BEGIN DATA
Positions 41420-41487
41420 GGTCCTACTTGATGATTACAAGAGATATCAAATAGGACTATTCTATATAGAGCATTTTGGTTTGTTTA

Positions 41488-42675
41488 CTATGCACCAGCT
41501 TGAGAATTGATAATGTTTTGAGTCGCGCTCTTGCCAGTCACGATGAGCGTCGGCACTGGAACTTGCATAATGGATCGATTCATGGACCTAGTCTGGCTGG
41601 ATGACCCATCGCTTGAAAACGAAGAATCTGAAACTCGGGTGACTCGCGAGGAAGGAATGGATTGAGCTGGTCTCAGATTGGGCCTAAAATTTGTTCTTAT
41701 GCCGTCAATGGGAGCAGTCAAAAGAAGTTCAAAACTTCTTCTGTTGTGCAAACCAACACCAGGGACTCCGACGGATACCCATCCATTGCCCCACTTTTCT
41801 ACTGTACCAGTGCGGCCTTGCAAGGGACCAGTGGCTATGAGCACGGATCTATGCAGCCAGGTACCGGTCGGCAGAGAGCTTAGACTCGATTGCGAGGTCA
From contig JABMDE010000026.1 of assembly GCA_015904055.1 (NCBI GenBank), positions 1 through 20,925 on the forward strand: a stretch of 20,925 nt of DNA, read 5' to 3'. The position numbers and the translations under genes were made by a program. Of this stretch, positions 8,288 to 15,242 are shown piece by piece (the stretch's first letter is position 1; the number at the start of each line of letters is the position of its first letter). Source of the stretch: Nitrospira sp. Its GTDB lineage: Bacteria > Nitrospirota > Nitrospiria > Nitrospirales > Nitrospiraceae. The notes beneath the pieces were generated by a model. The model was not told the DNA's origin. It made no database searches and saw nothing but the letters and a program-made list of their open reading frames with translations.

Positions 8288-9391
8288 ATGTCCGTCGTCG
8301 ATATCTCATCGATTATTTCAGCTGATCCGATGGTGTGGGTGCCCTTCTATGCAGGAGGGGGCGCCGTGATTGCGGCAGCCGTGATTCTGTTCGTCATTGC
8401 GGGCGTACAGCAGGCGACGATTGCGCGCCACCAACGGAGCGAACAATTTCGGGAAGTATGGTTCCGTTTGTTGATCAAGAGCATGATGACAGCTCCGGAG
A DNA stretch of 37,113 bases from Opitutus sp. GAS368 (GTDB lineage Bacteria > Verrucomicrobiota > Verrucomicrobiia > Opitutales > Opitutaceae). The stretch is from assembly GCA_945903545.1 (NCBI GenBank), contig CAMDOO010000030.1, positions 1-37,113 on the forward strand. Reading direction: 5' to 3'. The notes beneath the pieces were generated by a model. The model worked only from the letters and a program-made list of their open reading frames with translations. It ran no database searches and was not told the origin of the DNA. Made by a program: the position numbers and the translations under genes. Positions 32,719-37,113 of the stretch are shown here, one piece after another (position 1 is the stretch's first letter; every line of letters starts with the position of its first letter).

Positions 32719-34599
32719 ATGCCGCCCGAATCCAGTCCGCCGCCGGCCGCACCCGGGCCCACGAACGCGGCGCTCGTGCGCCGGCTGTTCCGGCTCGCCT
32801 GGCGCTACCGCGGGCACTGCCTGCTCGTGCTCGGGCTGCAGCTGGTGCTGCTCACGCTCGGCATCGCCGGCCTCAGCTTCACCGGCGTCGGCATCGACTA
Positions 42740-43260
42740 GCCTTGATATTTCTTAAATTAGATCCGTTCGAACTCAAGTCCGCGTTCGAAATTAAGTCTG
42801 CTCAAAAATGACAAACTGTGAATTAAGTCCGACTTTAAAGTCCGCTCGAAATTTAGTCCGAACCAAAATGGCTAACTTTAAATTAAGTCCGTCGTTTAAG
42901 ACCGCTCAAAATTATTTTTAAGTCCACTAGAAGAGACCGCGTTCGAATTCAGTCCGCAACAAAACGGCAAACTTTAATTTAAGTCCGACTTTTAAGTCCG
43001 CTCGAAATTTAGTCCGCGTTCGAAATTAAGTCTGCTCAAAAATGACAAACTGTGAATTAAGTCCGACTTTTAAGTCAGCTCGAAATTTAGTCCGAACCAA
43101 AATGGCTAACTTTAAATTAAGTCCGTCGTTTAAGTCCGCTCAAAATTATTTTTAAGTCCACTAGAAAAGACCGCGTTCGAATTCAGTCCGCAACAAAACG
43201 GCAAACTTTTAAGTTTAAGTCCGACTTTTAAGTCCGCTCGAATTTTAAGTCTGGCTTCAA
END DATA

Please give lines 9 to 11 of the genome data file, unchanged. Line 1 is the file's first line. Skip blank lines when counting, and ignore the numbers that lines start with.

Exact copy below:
From contig JABMDE010000026.1 of assembly GCA_015904055.1 (NCBI GenBank), positions 1 through 20,925 on the forward strand: a stretch of 20,925 nt of DNA, read 5' to 3'. The position numbers and the translations under genes were made by a program. Of this stretch, positions 8,288 to 15,242 are shown piece by piece (the stretch's first letter is position 1; the number at the start of each line of letters is the position of its first letter). Source of the stretch: Nitrospira sp. Its GTDB lineage: Bacteria > Nitrospirota > Nitrospiria > Nitrospirales > Nitrospiraceae. The notes beneath the pieces were generated by a model. The model was not told the DNA's origin. It made no database searches and saw nothing but the letters and a program-made list of their open reading frames with translations.

Positions 8288-9391
8288 ATGTCCGTCGTCG